There are three types of transfer taxes: 

  1. The gift tax, which applies to gifts made during a life;
  2. The estate tax, which imposes a tax on the gross estate prior to any bequests being made; and
  3. The generation skipping transfer tax, which applies to gifts or bequests that are received by a person who is more than one generation removed from you (for example, a gift an individual makes to their grandchild).

 

Much of the conversation is surrounded around gift tax and estate tax. Congress sets a dollar cap "for gifts that a person can make during life or bequests after death before a transfer tax will apply. . ." This cap is referred to as the "exemption amount." A lot of the talk around the Build Back Better Act was focused on the potential change of this "exemption amount." 

Given the potential impact a change in the exemption amount can be, it is important to plan for the uncertainty.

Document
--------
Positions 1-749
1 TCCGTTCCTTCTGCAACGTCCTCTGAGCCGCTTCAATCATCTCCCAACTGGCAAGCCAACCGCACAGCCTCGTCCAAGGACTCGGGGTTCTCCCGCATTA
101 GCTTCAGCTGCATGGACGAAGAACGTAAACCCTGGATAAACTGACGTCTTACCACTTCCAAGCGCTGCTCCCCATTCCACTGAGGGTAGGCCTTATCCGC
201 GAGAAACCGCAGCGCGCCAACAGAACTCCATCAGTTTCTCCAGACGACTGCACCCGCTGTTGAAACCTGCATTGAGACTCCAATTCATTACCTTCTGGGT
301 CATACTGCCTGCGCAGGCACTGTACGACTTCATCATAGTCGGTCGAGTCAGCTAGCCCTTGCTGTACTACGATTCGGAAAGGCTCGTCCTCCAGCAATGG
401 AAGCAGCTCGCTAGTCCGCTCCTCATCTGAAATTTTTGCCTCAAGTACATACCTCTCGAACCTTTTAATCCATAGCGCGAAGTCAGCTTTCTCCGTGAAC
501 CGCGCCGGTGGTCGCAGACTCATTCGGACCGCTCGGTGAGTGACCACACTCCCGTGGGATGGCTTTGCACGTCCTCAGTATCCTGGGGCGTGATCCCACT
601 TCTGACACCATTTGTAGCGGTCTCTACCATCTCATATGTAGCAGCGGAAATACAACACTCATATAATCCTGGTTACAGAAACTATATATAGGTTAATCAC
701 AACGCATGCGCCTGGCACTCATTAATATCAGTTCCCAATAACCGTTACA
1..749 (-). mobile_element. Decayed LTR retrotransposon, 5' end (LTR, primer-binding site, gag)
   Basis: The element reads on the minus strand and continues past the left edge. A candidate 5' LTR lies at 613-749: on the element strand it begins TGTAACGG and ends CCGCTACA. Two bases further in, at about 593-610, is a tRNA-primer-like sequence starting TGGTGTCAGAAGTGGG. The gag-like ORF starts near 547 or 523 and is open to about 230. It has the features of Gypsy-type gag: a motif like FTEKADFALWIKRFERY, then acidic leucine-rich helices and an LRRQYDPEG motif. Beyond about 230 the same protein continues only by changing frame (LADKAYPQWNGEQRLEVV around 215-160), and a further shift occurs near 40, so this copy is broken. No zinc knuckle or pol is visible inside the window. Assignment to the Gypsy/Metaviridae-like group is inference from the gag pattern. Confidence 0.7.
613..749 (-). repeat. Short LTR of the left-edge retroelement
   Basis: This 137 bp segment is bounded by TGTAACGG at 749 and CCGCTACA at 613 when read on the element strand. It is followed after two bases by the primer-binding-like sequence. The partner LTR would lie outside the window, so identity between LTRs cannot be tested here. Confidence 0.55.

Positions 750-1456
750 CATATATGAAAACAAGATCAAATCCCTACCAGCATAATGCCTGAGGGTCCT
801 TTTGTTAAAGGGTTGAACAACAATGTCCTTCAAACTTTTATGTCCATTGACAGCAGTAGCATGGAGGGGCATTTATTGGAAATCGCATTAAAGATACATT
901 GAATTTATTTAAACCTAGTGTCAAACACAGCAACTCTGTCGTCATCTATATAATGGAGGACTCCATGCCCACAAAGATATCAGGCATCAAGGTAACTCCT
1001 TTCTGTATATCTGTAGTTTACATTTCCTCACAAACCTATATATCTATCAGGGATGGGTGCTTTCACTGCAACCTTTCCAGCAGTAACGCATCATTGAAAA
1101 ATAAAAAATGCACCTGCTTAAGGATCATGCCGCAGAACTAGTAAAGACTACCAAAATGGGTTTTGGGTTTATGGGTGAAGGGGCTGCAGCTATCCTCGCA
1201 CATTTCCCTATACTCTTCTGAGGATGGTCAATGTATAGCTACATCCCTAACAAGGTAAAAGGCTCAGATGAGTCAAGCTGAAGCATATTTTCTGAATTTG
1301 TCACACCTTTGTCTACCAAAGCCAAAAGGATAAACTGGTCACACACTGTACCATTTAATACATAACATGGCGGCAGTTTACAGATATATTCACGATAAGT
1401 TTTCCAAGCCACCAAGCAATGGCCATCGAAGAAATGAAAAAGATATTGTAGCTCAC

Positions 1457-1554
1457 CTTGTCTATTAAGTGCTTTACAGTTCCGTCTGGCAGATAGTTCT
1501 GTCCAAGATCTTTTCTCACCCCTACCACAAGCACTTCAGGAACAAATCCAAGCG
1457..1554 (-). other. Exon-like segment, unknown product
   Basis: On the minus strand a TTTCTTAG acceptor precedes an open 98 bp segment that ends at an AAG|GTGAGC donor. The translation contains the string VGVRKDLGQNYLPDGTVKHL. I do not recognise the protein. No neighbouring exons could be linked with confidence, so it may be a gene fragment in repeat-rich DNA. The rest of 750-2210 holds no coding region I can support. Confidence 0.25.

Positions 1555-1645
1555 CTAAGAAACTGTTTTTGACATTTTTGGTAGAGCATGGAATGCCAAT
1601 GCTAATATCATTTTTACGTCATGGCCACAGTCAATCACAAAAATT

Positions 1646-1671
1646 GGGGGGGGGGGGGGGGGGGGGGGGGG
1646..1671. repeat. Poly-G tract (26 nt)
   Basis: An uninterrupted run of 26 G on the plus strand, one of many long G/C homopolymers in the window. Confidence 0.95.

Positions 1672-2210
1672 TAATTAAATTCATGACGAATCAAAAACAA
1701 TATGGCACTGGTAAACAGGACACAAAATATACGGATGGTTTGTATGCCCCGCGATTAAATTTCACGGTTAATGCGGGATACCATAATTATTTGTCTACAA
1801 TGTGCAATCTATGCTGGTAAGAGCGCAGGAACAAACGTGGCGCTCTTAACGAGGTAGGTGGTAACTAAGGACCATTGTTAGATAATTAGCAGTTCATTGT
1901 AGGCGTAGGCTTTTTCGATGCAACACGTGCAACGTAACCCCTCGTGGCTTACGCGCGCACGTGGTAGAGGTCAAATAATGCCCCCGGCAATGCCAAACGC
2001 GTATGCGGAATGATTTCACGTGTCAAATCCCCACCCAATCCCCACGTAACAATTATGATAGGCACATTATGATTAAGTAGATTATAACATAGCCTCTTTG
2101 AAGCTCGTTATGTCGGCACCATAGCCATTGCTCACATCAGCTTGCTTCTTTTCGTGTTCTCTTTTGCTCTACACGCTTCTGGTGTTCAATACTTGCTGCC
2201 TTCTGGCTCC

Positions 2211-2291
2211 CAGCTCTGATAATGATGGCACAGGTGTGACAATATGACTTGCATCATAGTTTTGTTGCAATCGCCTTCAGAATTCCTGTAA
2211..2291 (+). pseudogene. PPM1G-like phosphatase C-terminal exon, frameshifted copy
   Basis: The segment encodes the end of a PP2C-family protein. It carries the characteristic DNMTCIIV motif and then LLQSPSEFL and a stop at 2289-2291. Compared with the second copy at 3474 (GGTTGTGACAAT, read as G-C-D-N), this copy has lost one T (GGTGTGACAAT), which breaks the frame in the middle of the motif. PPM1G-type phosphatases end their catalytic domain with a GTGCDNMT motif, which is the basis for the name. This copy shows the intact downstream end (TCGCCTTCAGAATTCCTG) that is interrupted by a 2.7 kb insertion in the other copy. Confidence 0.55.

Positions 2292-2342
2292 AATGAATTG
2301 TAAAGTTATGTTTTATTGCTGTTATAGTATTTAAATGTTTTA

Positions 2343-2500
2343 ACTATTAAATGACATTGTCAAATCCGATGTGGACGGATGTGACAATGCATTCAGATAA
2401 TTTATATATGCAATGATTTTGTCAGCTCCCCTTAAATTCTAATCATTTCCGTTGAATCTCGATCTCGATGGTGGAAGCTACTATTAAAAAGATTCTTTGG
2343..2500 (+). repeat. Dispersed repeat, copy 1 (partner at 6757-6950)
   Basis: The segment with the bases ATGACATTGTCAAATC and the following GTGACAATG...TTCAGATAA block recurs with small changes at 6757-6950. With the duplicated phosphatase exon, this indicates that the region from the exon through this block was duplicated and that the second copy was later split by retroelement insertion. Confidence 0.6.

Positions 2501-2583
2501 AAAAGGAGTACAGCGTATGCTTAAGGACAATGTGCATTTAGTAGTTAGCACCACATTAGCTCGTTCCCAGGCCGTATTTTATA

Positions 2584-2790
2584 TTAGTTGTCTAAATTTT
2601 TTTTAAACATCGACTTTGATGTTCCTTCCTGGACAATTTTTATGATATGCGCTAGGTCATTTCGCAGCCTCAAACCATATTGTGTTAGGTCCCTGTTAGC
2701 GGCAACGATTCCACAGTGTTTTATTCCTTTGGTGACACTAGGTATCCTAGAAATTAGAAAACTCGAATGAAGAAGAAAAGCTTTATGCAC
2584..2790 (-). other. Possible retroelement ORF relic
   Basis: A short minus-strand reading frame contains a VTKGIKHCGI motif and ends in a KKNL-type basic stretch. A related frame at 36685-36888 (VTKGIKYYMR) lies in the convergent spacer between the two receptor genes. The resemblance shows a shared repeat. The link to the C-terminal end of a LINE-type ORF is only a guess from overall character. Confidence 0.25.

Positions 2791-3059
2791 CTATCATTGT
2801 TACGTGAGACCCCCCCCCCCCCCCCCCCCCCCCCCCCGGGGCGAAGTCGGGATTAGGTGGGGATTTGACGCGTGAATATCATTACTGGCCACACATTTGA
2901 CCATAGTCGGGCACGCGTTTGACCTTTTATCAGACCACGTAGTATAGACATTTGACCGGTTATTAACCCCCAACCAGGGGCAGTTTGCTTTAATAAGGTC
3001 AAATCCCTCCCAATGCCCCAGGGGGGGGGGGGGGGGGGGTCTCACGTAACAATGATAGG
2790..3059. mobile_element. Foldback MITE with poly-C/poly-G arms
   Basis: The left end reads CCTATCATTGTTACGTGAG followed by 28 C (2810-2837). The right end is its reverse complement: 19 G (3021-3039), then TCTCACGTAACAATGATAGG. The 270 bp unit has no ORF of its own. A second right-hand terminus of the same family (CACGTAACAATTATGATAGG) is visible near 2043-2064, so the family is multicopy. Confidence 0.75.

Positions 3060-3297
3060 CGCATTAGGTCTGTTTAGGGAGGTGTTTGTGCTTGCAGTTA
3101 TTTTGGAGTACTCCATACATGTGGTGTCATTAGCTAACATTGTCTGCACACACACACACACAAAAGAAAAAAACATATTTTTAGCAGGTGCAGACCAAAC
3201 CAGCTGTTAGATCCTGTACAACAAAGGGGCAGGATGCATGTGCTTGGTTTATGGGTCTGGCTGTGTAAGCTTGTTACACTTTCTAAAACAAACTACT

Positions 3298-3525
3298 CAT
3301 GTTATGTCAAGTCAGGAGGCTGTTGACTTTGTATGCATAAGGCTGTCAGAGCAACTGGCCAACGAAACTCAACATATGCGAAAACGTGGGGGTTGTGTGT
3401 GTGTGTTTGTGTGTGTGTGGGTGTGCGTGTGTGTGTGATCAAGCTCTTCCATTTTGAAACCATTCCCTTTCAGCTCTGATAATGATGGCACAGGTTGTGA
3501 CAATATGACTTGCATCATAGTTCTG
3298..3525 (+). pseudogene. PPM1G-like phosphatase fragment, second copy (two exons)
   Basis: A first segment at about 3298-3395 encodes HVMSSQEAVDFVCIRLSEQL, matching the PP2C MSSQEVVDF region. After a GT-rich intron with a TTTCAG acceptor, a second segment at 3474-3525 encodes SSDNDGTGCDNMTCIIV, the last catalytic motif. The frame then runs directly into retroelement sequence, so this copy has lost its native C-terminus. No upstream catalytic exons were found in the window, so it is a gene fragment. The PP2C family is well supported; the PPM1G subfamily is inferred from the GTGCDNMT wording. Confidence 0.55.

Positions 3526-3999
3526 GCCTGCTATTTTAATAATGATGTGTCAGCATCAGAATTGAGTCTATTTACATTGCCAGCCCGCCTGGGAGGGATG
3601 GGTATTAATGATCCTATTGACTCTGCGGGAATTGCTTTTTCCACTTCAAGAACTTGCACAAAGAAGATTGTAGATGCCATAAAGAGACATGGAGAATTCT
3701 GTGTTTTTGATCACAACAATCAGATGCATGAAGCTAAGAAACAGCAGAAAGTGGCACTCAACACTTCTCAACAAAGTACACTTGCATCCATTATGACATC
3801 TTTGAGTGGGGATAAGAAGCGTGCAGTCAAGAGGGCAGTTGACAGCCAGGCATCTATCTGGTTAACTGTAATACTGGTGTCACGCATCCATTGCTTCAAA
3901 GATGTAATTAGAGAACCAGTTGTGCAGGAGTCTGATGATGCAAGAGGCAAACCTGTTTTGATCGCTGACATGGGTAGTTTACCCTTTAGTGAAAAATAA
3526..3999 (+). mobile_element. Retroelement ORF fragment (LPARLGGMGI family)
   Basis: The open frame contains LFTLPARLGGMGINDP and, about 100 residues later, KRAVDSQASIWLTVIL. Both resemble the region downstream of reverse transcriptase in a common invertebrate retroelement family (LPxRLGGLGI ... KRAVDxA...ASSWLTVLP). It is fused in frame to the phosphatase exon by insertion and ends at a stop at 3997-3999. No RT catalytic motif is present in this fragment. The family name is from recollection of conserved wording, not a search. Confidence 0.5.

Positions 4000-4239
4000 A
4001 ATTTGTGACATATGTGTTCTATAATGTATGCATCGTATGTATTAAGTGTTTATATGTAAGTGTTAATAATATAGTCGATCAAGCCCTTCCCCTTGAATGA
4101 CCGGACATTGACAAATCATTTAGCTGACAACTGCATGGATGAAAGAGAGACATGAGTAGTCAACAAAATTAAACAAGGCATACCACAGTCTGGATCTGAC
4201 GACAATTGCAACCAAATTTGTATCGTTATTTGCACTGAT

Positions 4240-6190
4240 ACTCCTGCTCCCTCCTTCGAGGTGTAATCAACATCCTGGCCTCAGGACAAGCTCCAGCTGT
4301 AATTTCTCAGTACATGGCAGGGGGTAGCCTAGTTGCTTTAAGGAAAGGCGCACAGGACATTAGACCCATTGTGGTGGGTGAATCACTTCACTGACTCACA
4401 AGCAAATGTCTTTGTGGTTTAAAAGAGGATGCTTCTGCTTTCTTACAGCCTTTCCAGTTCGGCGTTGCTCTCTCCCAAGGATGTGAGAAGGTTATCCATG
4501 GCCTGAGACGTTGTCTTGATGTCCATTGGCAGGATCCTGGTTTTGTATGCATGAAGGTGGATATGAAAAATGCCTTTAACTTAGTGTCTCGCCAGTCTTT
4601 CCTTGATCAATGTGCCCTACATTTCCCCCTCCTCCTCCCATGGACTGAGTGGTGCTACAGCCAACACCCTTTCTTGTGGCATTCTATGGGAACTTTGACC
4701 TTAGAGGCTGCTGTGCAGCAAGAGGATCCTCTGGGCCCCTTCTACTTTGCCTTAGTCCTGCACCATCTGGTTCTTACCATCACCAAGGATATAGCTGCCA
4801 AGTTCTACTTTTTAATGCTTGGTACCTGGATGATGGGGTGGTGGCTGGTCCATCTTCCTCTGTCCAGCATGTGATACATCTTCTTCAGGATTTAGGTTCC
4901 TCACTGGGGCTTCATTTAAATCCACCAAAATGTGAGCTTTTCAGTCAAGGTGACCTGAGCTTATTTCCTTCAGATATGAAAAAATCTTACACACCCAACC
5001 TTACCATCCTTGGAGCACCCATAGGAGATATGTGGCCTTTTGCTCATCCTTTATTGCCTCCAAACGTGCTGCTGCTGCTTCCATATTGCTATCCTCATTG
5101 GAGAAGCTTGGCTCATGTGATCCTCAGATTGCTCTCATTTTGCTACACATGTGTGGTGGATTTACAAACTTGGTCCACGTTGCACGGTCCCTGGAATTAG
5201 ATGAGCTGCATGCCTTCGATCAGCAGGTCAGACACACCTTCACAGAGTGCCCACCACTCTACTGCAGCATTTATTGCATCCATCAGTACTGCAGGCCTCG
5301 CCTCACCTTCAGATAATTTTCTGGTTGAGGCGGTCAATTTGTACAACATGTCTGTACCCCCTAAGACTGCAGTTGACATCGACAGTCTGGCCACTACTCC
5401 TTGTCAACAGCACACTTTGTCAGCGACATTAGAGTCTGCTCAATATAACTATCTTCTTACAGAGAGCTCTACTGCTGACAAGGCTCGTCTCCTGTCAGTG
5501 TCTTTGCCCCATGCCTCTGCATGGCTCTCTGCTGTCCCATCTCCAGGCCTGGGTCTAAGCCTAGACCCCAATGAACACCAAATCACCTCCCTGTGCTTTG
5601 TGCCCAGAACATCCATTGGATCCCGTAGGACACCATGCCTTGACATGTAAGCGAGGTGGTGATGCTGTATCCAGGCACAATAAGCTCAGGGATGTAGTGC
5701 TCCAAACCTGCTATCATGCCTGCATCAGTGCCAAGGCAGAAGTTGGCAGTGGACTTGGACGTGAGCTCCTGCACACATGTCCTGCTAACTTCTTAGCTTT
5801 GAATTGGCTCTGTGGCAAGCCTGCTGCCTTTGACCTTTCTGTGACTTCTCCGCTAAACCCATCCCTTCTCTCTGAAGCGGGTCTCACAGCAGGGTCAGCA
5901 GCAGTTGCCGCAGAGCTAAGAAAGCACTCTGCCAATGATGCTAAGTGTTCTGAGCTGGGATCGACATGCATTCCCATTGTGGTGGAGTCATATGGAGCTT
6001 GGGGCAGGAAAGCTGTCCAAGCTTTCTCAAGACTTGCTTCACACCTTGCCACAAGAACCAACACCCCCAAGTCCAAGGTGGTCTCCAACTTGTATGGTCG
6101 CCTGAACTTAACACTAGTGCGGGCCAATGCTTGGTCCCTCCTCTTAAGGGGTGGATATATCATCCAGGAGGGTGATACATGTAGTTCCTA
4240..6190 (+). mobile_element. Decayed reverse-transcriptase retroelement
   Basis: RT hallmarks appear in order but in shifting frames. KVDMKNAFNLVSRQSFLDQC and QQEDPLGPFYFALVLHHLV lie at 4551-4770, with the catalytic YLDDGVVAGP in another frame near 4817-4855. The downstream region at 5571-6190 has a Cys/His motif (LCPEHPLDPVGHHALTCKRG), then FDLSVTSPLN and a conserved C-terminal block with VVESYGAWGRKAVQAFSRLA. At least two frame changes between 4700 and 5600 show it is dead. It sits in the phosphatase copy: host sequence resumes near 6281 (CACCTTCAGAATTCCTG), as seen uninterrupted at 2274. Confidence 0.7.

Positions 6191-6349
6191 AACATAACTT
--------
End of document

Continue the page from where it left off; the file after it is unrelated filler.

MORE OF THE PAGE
For more information: 

See Dylan H. Metzner, Taking the Sting Out of “Death Taxes”, Jones & Keller, April 1, 2022. 

Special thanks to Jim Hillhouse (Professional Legal Marketing (PLM, Inc.)) for bringing this article to my attention.

April 10, 2022 in Estate Administration, Estate Planning - Generally, Estate Tax, Gift Tax | Permalink | Comments (0)

Sunday, March 27, 2022

Oscar nominees will receive gift bags worth nearly $140,000—but they could come with a hefty tax bill

Estate planningThe 94th Academy Awards this Sunday will host a slew of Hollywood A-listers hoping to walk out with an Oscar Statuette. 25 of the nominees will also receive a gift bag worth over $137,000. 

The gift bag is given to the five nominees in each of the four acting categories and nominees for "Best Director." The gift bag includes a collection of expensive items, including gold-infused olive oil and even up to $10,000 worth of plastic surgery. 

Unfortunately, if the gift bag is accepted by the nominees, they will also be accepting a "hefty tax burden." The tax must be applied because the gift bags are not technically "gifts" that were given "solely out of affection, respect or similar impulses for the recipients. . ."